In 1994 my wife and I took a group of teens on pilgrimage to the Holy Land. The shared experience of travel and prayer in that place deepened our spiritual life and friendships that remain to this day. I can recall every place we visited. But the Church of the Resurrection (or, as it is called in the West, The Church of the Holy Sepulcher) stands out even after the passing years. This church has been a place of pilgrimage from the 4th century and it has remained largely unchanged.
In places like The Church of the Resurrection connections open doors that remain shut to those without. We had connections. We, all 50 teens and leaders, were led down a long staircase. On the walls were crosses and sayings etched into the stone by pilgrims over the hundreds of years. The stairway ends at a locked door that leads to the quarry where stone was gathered to make the church we were in. St. Helen found the Cross of Christ in this same quarry. But our find laid undiscovered until 1971. Behind yet another set of locked doors is an Armenian chapel. There on the wall is the carving of a ship left by some of the first pilgrims. The etching has a description in Latin that reads, Domine Ivimus. Some scholars believe it to be a version of Psalm 122:1, meaning “Lord we shall go.” Our guide translated it, “We have arrived.”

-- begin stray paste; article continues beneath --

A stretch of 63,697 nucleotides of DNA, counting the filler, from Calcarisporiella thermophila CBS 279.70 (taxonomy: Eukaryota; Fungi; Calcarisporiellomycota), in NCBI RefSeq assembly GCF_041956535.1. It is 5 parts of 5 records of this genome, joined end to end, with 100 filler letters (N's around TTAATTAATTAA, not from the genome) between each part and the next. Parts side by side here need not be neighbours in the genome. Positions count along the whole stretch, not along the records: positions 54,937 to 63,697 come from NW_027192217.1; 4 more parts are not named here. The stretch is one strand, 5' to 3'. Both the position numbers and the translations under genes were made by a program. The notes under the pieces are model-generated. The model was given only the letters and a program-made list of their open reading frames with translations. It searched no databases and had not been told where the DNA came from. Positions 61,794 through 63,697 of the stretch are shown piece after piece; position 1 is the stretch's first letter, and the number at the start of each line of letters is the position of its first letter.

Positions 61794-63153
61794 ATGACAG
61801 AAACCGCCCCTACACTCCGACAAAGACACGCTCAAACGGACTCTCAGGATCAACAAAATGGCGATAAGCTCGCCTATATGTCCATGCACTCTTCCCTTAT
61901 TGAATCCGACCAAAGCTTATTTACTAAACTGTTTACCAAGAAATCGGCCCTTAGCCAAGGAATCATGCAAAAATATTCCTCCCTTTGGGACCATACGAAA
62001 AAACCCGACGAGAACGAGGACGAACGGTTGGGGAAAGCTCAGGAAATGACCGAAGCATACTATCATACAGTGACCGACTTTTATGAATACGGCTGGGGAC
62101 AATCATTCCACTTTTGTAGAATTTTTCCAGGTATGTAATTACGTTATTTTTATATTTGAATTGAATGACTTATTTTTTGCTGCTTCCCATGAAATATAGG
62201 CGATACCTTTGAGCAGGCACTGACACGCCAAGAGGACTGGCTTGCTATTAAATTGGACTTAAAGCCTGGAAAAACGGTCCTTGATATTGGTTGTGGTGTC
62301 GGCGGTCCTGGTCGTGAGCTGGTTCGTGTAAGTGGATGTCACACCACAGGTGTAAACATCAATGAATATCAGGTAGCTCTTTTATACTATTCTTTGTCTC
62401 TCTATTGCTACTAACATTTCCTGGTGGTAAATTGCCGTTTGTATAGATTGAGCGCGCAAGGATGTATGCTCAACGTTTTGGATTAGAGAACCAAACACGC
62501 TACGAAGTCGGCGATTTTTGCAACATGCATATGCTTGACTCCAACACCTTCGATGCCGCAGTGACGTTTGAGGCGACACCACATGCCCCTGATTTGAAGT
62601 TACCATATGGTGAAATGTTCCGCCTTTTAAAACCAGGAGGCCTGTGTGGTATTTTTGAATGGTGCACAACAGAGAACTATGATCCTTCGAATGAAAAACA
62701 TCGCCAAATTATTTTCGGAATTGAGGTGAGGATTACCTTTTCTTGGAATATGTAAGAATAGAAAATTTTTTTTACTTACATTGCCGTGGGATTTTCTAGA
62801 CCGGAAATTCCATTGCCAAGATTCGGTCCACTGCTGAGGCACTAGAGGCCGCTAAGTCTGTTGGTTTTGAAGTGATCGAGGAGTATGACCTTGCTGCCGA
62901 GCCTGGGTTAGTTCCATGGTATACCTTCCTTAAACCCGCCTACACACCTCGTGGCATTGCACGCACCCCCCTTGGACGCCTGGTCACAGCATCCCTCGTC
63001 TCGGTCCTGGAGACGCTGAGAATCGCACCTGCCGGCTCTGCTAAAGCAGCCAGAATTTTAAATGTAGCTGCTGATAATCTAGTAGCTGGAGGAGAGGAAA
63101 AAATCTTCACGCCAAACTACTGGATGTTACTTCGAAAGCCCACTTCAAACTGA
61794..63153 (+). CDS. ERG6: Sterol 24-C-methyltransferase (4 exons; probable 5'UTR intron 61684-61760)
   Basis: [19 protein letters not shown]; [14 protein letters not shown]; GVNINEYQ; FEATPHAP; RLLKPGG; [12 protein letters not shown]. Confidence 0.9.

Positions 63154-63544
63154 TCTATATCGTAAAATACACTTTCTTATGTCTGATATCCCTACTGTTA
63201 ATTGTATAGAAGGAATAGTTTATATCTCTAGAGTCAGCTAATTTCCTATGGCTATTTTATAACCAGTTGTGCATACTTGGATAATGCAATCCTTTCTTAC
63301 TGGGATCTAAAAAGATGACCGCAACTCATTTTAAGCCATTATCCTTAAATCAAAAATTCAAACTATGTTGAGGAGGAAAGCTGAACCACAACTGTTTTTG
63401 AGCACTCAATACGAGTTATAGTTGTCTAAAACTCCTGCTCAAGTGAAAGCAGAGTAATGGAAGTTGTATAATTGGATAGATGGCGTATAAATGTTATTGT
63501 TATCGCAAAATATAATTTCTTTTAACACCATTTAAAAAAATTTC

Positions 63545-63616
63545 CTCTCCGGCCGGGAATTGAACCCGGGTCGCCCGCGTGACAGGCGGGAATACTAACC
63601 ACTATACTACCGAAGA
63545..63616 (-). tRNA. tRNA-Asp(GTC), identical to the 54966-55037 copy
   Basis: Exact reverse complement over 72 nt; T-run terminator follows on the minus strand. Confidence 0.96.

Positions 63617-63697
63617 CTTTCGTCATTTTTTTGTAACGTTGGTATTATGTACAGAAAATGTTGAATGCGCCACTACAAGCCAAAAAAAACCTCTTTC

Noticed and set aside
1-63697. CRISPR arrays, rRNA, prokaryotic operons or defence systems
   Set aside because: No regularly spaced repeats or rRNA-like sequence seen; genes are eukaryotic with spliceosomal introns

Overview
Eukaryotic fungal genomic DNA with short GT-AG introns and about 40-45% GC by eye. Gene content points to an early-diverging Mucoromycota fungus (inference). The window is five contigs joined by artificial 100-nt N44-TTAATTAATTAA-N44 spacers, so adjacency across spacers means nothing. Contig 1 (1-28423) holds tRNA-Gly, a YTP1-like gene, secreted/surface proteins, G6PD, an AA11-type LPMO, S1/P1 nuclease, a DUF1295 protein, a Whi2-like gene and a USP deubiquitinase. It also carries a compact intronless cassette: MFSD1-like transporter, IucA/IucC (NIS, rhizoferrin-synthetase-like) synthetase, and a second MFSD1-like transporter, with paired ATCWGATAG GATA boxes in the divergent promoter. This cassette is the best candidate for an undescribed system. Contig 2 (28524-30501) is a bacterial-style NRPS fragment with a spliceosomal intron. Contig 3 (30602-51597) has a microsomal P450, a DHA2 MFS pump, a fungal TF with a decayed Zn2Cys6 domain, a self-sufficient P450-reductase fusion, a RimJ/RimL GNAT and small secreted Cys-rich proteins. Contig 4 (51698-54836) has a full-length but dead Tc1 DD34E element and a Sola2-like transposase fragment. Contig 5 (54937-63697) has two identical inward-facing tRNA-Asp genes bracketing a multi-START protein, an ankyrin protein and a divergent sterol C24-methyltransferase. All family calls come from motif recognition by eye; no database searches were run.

For millennia Christians, and most people in most religions, have been making spiritual pilgrimages. We were granted access to the same room where, beginning with St. Helen, so many saints have stood and prayed. Pilgrimage to holy sites and holy places connect us with the great cloud of witnesses. All of Christian history is an account of men and women making pilgrimage not only to Jerusalem but also to monasteries throughout their own lands. Why do people go on pilgrimage? We go to recover and rekindle what we have trouble keeping aflame in the world: our faith. We go to renew and restore our hearts. I head off soon for what I am calling a 24-hour monastery reconnaissance. I head to the Saint Paisius Monastery in Safford, AZ to put things in order for my mission’s parish-wide retreat. But I go hoping to arrive as a pilgrim.